Tuesday, December 18, 2007

Coteaux du Layon, Chateau de la Roulerie 2003

Looking for a good dessert wine for less than $15? This one worked quite nicely at a recent Christmas party.

Coteaux du Layon wines from the Loire Valley are always fairly inexpensive and I have several in my cellar from the late 1960s and early 1970s that are still drinking beautifully. Because of the warm summer of 2003 in France, this wine is lower in acidity than most vintages and particularly good for drinking right now. From the first sniff, the wine is plump and luscious with scents of peaches, ripe pears, citrus peel, honey and a smokey, tobacco undertone that probably comes from botrytis (15% in this wine). It's very ripe but with no alcoholic heat (only 13%). Clings to the tongue while the flavors climb out to tease every surface. Delicious wine. The sweetness at the end is balanced by some citrus peel acidity. At $13/bottle, I wish I had bought more.

Saturday, December 15, 2007

CDR Villages Rasteau, Domaine Beau Mistral 1990

Two of my favorite Cotes du Rhone Villages are Cairanne and Rasteau. Although these two areas are within a few kilometers of each other, the wines are very different. While Cairanne wines are generally spicy and peppery, Rasteaus have a dark, dense component to the aroma and flavor that probably comes from minerals in the soil. I usually prefer Cairanne, but this bottle suggested to me that I may be drinking my Rasteau wines too early. This one at least has aged beautifully.

The color is still dense and dark and so is the bouquet--blackstrap molasses more than licorice. But also dark cherries and black raspberries. Deep and intense. It dances on the tongue with ripe, ripe flavors from front to back. This is the last bottle of a case I bought 15 years ago; alas, it's by far the best.

Most Cotes du Rhone Villages wines are probably consumed before they are eight years old; this one is nearing 18 and at its peak.

Sunday, December 9, 2007

Yecla Monastrell, Castano 2005

Spain is an excellent place to look for artisan wines these days. There are many inexpensive little gems on the market, and I am doing my best to taste as many of them as possible.

Monastrell is the grape known as Mourvedre in France. Chateau Beaucastel is one Chateauneuf du Pape that has a substantial amount of Mourvedre in its blend, and this wine reminds me a bit of a young Beaucastel: deep and bluish, almost opaque with concentrated fruit and peel aromas. Lots of dark substance but also delicate floral/fruit notes--boysenberries, dark cherries and violets. The skin tannins create the feeling of a big wine--firm at the front and in the middle but again with a finish that speaks of finesse and delicacy. Lots of concentrated fruit. Very much like a Southern Rhone.

I paid $6.49 for this wine (a young Beaucastel will set you back $50 plus) and plan to go back for more. For some reason, Spanish wines seem to make it to many health food stores as well as wine shops. Don't hesitate to try them.

Tuesday, December 4, 2007

Cotes du Rhone Lou Peyrau, Domaine la Monardiere 2001

Many of the best Cotes du Rhone wines from the 2001 vintage were a bit subdued when young and have benefited from a few years of cellaring. And this was certainly one of the best Cotes du Rhones in 2001. I haven't seen this cuvee recently, however, among the offerings of Domaine la Monardiere, a very fine family-owned estate in Vacqueyras. Martine and Christian Vache have worked the property since 1987. They use no weed killer or chemical fertilizer--only organic compost.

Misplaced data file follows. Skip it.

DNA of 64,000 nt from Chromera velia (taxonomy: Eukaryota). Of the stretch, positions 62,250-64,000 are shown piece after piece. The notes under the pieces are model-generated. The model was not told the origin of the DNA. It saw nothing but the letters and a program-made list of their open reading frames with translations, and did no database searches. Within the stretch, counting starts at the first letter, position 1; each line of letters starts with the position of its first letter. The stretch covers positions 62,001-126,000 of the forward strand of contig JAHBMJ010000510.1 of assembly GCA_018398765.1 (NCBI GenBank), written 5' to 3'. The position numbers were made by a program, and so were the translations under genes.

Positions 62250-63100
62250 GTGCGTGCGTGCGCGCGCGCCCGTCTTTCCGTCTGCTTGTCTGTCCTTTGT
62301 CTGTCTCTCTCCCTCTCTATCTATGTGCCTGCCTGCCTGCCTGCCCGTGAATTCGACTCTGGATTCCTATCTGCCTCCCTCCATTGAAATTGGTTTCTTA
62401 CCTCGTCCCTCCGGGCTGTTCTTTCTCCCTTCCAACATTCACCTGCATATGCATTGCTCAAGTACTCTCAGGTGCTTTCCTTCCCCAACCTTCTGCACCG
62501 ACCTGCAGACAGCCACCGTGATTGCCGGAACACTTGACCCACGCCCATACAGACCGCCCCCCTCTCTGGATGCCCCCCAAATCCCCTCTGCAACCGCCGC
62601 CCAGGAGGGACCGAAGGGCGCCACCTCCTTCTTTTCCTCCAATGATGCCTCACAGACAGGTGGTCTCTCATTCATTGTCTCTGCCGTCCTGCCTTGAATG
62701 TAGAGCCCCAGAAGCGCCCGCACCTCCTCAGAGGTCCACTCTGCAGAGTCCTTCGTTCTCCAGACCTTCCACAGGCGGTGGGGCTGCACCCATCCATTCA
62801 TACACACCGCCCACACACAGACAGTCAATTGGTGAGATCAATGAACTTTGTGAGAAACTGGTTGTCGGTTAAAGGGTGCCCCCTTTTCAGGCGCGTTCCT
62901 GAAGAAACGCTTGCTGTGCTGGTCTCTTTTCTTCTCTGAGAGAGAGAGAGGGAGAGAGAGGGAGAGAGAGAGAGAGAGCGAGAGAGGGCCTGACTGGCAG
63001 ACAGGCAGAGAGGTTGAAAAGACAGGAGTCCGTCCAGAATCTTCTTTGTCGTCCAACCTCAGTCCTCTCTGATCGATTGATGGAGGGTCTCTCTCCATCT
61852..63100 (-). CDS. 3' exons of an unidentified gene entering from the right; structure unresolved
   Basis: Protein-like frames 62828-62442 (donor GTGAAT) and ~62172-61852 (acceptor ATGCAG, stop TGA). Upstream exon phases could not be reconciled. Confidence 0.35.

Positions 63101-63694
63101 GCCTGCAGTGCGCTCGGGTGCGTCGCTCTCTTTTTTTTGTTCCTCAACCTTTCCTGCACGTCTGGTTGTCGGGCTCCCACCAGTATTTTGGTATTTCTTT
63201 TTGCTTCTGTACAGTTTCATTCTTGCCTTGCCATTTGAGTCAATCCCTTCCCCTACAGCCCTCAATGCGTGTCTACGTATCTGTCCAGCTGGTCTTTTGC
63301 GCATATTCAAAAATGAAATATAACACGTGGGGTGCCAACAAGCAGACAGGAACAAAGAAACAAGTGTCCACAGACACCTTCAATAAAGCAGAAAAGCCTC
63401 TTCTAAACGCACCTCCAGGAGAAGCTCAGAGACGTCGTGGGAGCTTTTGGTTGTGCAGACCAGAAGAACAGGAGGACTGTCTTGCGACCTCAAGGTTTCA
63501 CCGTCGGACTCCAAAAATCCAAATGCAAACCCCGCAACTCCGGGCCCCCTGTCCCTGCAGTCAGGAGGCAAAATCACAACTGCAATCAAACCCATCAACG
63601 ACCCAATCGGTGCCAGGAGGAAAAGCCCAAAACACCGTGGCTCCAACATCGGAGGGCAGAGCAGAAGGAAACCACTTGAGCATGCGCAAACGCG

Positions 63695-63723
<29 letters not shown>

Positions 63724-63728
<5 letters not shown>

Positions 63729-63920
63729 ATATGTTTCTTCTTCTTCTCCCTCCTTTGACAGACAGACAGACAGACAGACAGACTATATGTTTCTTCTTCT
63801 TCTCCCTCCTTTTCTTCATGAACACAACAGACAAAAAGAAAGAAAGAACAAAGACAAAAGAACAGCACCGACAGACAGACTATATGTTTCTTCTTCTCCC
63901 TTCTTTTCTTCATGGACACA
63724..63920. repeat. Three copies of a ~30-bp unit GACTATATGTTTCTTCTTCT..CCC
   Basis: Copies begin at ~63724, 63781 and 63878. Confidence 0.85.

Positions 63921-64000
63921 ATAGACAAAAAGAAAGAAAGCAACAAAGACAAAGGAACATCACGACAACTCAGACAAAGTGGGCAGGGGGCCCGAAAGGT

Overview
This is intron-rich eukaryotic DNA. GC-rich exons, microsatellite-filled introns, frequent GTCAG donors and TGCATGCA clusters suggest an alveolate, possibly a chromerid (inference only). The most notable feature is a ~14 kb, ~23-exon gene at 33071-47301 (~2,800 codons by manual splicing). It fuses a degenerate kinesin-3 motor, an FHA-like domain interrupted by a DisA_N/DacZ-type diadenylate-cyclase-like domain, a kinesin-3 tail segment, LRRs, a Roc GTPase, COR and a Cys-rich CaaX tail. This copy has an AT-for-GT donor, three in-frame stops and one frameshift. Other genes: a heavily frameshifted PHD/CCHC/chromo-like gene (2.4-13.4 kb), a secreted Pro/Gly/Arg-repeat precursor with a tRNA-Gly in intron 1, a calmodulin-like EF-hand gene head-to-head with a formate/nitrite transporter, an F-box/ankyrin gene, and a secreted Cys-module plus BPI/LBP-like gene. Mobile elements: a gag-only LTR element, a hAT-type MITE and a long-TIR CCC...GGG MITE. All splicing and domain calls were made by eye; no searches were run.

The color is very deep and dark, almost purplish--probably indicating a high proportion of Syrah and Mourvedre. The bouquet has some meaty Syrah elements that blend in to prettier scents of red raspberry, dark cherry and violets. Very substantial for a Cotes du Rhone and still backward for a six-year-old wine. Grenache strawberry scents and flavors emerge as the wine warms in the glass. Fully ripe but firm and concentrated. This is serious wine. Lilting berry notes on finish. Just a hint of spicy, violet-tinged mourvedre. Still young with potential to grow. Wish I could find the 2005 Lou Peyrau!

Monday, December 3, 2007

Saint Aubin 1er Cru En Remilly, Olivier Leflaive 1995

This is not a cheap, every day drink but, for what it delivers, it is relatively inexpensive and definitely an artisan wine.

A winemaker in Burgundy, pointing out the lay of his vineyards in relation to the hillside and their exposure to sun, told me that Saint Aubin is one of the best values in the area. It offers many of the same qualities as its pricier neighbor Puligny Montrachet; but because it is not as well known, it does not command as high a premium.

I encountered this particular wine at a large Frederick Wildman tasting about 10 years ago. It was my favorite wine of the tasting and, at $12 a bottle, I could afford to buy a case. I held it for about three years, then started sampling the wine, a bottle or two a year. Tonight's bottle was the best so far and fortunately I have three or four left in the cellar.

The deep gold color suggests maturity; the brilliant hue tells me it still has plenty of life. The bouquet is elegant rather than showy. Nuances come out gradually as the wine airs and warms: white peaches, stone fruits, lemon butter and a hint of walnut husks. On the tongue, it's very ripe but with enough acid lift to keep you coming back for more. Good fruit concentration. Silky smooth. Classy. Lingers at the back of the palate like a multi-colored satin pillow. Lovely.